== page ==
Which medications in the drug class Antibiotics, Other are used in the treatment of Inflammatory Bowel Disease?

Updated: Apr 10, 2020
  • Author: William A Rowe, MD; Chief Editor: BS Anand, MD  more...
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Antibiotics, Other

Metronidazole (Flagyl) and ciprofloxacin (Cipro) are the most commonly used antibiotics in persons with inflammatory bowel disease (IBD). Antibiotics are less effective in persons with ulcerative colitis, except in fulminant toxic megacolon or pouchitis. Rifaximin (Xifaxan) is an FDA-approved broad-spectrum antibiotic that may also help treat patients with IBD.

Metronidazole (Flagyl, Flagyl ER, Metro)

Metronidazole is a widely available, inexpensive antibiotic and antiprotozoal agent. This agent inhibits protein synthesis and causes cell death in susceptible organisms by diffusing into the organism and causing a loss of helical DNA structure and strand breakage. Metronidazole's adverse-event profile includes headache, dysgeusia, and neuropathy.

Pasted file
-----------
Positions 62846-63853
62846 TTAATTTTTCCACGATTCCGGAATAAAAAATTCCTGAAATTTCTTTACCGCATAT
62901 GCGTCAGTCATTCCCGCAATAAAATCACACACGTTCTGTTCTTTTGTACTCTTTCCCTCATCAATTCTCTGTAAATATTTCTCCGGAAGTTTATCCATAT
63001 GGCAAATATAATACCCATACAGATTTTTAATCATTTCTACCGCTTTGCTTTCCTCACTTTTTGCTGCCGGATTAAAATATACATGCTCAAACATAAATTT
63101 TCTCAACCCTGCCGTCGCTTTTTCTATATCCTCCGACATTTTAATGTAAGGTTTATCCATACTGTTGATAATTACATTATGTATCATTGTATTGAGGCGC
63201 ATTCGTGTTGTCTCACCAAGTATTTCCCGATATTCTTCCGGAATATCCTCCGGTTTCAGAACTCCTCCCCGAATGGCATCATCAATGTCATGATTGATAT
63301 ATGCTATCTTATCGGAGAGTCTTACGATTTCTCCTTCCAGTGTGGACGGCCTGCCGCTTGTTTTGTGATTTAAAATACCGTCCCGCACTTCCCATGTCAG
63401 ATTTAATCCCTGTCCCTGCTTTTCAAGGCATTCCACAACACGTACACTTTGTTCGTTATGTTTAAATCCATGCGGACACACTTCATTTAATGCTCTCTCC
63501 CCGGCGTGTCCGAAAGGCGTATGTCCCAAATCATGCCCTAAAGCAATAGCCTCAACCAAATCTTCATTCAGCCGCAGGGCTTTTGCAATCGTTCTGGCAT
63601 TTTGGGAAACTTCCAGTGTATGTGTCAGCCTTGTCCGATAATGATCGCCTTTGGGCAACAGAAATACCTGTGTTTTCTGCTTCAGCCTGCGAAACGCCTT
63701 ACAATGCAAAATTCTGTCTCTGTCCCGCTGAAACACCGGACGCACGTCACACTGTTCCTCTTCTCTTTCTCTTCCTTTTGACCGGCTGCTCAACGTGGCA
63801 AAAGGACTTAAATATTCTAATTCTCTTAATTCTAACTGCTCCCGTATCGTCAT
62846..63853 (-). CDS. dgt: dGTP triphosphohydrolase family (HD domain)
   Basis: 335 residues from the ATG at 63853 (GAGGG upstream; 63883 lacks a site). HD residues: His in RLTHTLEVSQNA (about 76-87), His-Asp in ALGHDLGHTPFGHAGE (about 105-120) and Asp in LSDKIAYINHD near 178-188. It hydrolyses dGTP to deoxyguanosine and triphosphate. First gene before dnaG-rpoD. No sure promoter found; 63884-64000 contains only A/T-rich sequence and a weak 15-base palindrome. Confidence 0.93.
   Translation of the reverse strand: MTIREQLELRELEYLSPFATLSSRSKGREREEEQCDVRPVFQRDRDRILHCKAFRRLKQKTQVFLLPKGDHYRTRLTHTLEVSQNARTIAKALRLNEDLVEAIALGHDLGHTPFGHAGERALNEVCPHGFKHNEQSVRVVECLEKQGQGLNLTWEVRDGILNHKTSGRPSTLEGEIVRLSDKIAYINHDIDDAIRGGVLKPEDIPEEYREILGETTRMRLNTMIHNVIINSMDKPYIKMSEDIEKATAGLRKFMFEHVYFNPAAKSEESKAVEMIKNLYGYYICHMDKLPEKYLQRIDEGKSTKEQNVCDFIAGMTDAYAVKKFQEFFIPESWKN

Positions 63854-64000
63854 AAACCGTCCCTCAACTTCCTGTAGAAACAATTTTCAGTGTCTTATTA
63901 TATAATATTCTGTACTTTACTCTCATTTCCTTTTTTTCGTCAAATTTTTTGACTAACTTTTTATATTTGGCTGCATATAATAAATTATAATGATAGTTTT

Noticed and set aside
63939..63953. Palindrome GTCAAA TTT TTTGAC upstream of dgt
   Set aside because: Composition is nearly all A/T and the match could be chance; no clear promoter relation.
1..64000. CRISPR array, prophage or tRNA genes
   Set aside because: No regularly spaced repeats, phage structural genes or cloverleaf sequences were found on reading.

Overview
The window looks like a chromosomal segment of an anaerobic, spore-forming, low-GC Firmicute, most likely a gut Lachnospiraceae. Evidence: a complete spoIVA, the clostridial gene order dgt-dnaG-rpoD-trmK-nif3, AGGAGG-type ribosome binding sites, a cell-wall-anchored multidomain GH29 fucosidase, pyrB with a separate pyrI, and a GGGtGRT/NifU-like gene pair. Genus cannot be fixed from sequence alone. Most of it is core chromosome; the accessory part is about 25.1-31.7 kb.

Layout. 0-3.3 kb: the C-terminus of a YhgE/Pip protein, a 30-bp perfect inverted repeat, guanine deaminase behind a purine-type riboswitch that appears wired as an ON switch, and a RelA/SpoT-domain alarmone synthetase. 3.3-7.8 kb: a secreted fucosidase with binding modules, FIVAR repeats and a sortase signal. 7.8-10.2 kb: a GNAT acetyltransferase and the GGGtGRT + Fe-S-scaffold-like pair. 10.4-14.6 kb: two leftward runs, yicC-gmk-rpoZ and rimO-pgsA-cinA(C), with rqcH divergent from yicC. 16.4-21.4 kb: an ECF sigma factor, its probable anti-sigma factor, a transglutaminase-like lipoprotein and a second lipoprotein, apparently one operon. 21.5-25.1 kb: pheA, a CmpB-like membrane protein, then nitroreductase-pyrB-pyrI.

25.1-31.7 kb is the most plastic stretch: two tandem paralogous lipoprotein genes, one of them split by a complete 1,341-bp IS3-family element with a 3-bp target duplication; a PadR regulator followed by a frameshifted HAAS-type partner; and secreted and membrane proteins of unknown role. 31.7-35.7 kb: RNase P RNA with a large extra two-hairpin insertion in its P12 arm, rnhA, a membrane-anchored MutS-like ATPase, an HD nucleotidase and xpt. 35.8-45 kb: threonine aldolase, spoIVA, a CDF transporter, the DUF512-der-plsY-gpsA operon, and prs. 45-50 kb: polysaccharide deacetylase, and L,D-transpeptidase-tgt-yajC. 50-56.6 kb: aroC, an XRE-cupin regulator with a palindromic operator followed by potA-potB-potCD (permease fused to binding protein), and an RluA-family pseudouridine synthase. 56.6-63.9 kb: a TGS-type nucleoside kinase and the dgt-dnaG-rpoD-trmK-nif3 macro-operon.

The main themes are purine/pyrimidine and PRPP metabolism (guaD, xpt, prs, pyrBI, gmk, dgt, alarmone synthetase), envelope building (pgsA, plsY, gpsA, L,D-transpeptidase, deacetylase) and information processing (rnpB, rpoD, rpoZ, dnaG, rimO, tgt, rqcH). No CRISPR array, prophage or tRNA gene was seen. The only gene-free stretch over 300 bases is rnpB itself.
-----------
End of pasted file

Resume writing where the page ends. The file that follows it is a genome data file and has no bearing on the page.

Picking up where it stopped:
Ciprofloxacin (Cipro, Cipro XR)

Ciprofloxacin is a fluoroquinolone antibiotic commonly used for the treatment of urinary, skin, and respiratory tract infections. This agent inhibits bacterial DNA synthesis and, consequently, growth by inhibiting DNA gyrase and topoisomerases, which are required for replication, transcription, and translation of genetic material. Caution is advised with the use of ciprofloxacin regarding tendon rupture.

Rifaximin (Xifaxan)

Rifaximin is a nonabsorbed (<0.4%), broad-spectrum antibiotic specific for enteric pathogens of the gastrointestinal tract (ie, gram-positive, gram-negative, aerobic, anaerobic). It is a rifampin structural analog and it binds to the beta-subunit of bacterial DNA-dependent RNA polymerase, thereby inhibiting RNA synthesis.

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